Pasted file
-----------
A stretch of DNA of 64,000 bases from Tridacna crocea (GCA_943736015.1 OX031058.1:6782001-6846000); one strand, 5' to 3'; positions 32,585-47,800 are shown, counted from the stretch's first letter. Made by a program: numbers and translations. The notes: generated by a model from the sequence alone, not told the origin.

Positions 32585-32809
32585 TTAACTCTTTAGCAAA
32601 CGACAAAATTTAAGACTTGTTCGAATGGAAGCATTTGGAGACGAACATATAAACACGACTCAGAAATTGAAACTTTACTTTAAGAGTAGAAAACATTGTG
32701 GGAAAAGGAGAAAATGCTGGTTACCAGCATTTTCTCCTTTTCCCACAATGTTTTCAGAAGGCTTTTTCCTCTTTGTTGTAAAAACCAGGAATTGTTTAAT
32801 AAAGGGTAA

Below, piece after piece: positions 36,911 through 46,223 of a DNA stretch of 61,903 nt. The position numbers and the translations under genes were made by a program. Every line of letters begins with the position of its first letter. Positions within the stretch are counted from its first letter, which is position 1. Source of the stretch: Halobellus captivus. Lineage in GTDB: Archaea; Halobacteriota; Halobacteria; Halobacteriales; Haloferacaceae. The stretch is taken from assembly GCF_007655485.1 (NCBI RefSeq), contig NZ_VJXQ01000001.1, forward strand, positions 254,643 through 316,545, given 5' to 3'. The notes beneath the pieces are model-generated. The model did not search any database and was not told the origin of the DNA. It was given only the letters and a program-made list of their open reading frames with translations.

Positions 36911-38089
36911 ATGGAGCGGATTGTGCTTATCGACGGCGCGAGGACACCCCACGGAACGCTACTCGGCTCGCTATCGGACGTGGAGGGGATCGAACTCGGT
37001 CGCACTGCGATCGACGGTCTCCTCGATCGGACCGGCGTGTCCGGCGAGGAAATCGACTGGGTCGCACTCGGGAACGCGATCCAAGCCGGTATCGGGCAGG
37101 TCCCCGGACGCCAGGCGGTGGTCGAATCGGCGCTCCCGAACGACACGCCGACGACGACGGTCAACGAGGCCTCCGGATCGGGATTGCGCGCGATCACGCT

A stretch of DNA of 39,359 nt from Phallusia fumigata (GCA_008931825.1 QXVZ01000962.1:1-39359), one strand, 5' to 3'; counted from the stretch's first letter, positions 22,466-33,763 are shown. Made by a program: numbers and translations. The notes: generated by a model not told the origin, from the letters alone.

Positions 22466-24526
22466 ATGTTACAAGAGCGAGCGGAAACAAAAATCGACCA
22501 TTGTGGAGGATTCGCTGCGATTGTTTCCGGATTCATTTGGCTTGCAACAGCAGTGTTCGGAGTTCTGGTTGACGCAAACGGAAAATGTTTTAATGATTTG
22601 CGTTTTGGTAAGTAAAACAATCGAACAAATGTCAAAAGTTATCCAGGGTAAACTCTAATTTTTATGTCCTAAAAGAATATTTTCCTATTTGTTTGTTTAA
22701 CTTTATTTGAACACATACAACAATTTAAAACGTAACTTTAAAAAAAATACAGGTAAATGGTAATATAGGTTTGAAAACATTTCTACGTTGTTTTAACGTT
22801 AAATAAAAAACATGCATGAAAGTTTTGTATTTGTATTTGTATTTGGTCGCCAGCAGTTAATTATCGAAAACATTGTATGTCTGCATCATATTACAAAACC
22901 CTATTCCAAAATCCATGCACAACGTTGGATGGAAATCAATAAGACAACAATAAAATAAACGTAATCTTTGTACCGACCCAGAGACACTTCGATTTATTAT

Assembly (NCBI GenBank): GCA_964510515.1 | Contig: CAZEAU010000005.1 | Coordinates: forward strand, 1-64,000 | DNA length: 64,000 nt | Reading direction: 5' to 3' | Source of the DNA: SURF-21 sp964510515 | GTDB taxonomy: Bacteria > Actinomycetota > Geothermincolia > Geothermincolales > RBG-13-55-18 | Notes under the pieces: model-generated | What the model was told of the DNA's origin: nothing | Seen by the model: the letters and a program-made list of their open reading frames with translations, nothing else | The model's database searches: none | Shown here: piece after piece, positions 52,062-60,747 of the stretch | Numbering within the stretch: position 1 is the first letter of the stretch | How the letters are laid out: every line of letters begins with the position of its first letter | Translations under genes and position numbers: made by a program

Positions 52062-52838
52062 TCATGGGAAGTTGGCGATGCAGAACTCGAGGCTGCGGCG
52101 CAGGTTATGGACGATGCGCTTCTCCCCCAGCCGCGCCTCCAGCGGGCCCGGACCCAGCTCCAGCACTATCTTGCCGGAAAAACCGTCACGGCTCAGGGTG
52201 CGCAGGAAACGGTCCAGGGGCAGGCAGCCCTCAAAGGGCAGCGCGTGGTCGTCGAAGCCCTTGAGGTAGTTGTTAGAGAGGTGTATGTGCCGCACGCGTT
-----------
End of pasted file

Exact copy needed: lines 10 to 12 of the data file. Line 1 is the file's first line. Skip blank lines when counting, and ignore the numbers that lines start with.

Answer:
37001 CGCACTGCGATCGACGGTCTCCTCGATCGGACCGGCGTGTCCGGCGAGGAAATCGACTGGGTCGCACTCGGGAACGCGATCCAAGCCGGTATCGGGCAGG
37101 TCCCCGGACGCCAGGCGGTGGTCGAATCGGCGCTCCCGAACGACACGCCGACGACGACGGTCAACGAGGCCTCCGGATCGGGATTGCGCGCGATCACGCT

A stretch of DNA of 39,359 nt from Phallusia fumigata (GCA_008931825.1 QXVZ01000962.1:1-39359), one strand, 5' to 3'; counted from the stretch's first letter, positions 22,466-33,763 are shown. Made by a program: numbers and translations. The notes: generated by a model not told the origin, from the letters alone.